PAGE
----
Behind the Labs

By Anastazia Hartman | March 27 2023

In the Department of Pathology, there are many hands that play a role in our labs, and without these individuals, our department wouldn’t be nearly as successful as it is. The people behind the smooth-running labs? Clinical lab managers; a group of individuals who work to provide guidance and direction to help reach hospital and departmental goals.   

Recently, four lab managers, Christina Bard, Brian Smola, Emily Schwedler, and Eric Vasbinder, each of whom represents a different lab, were interviewed on topics such as what they as lab managers do to help keep our department running smoothly.  

A lab manager has their hands in many areas, not all directly related to "managing the lab". Many times they are ensuring that staff haveBrian Smola
the resources they need to be successful, looking for improvements, or implementing change when needed. “While managing the daily operations of the lab is the primary responsibility; assuring that all safety, regulatory, and policy and procedures are followed, a lab manager also coaches, mentors, and guides the team, both professionally and personally,” said Brian Smola, Cytopathology Lab Manager.

Christina Bard In a continued effort to support the individuals that work in the labs, Microbiology, Special Chemistry, and Immunology Lab Manager, Christina Bard, mentioned that lab managers work quickly to fix problems. “We are moving the barriers when there's a problem. When my staff can’t get what they need via routine pathways, I support them by raising the flag higher up the food chain to get the right eyes on the issue and the additional resources needed to get the necessary items in so staff can focus on the patients/patient work.” 

Eric VasbinderWhile many of us have daily repetitive tasks, lab managers often have an ever-changing work environment. However, even in this dynamic environment, there is one common goal: patient care. Eric Vasbinder, CORE Lab Manager noted “It's primarily guidance, helping to resolve sticking points. What do they need to facilitate their daily jobs?  How do we minimize issues that might pop up? So, I'm constantly trying to mitigate things that might impact the work so that staff can be focused on the results.”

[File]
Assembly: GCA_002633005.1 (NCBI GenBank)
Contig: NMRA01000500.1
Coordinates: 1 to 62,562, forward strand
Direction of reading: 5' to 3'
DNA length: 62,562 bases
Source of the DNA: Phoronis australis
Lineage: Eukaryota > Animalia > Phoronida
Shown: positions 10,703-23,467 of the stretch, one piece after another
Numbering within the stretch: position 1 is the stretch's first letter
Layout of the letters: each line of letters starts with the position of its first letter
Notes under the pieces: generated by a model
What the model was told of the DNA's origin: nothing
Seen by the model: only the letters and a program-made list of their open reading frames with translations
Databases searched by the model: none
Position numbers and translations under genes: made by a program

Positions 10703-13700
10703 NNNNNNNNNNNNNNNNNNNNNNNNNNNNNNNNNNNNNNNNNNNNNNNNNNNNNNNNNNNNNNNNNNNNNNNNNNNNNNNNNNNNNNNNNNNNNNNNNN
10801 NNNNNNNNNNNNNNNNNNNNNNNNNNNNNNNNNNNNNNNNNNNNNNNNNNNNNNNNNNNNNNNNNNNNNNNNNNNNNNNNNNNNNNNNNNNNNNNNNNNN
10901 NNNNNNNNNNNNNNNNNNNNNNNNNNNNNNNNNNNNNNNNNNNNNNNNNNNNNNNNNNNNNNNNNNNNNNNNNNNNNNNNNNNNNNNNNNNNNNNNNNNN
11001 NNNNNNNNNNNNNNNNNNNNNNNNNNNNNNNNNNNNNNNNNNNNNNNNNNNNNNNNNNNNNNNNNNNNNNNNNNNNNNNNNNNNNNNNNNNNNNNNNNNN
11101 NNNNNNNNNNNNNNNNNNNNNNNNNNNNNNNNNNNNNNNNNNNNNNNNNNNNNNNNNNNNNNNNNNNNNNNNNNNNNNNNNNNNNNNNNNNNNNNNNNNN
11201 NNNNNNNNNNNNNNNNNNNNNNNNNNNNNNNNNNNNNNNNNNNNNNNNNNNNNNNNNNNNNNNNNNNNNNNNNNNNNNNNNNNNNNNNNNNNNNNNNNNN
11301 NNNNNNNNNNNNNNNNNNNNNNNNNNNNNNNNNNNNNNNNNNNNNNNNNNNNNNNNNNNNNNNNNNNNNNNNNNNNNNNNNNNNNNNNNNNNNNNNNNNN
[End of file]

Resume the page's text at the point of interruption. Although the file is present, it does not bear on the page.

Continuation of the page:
If you ask our lab managers, there are a few things they wish people knew about their role. “People outside the hospital don't really understand the lab itself. They don’t understand the complexities of it and that we all have difficult jobs,” said Vasbinder. “There is an incredible amount of effort that's put into making sure that we are the most accurate we can be with the results. We're putting out quality work every single time; we treat each patient as a family member.” 

Emily SchwedlerVasbinder’s colleague, Emily Schwedler, Hematopathology, and Histocompatibility Lab Manager, mentioned the skills needed to ensure ideas become reality. “You really do have to become a master of projects and make sure things come together well. And not just for the function of the lab, but also [to ensure] that everything we do is for the benefit of patients.” 

The future looks bright for the pathology labs, as every individual is looking for ways to benefit our patients and department.  

“The core lab is always looking for growth opportunities; how can we bring in new tests, what would be the impact on patients, what positive impacts?  We're always trying to identify those,” said Vasbinder. 

“We hope to expand our Fine Needle Aspiration service even more.  We currently service University Hospital, Mott Children’s and Van Voigtlander Women’s Hospitals, Rogel Cancer Center, as well as the Brighton Center for Specialty Care and Domino Farms,” Smola mentioned. “As the future of medicine continues to evolve and smaller, community outreach clinics are utilized, we hope to provide on-site assessment services at new locations.” 

In closing, Bard mentioned an important aspect of the Department of Pathology and Michigan Medicine: 

“We're not just a Big 10 University. We are Michigan Medicine. We are driving quality care on a world platform and my team are asking the questions as new technologies come up to make sure that yes, we are at the cutting edge, but it's not just the shiny new tool of the day, it's something that is really going to provide better care.”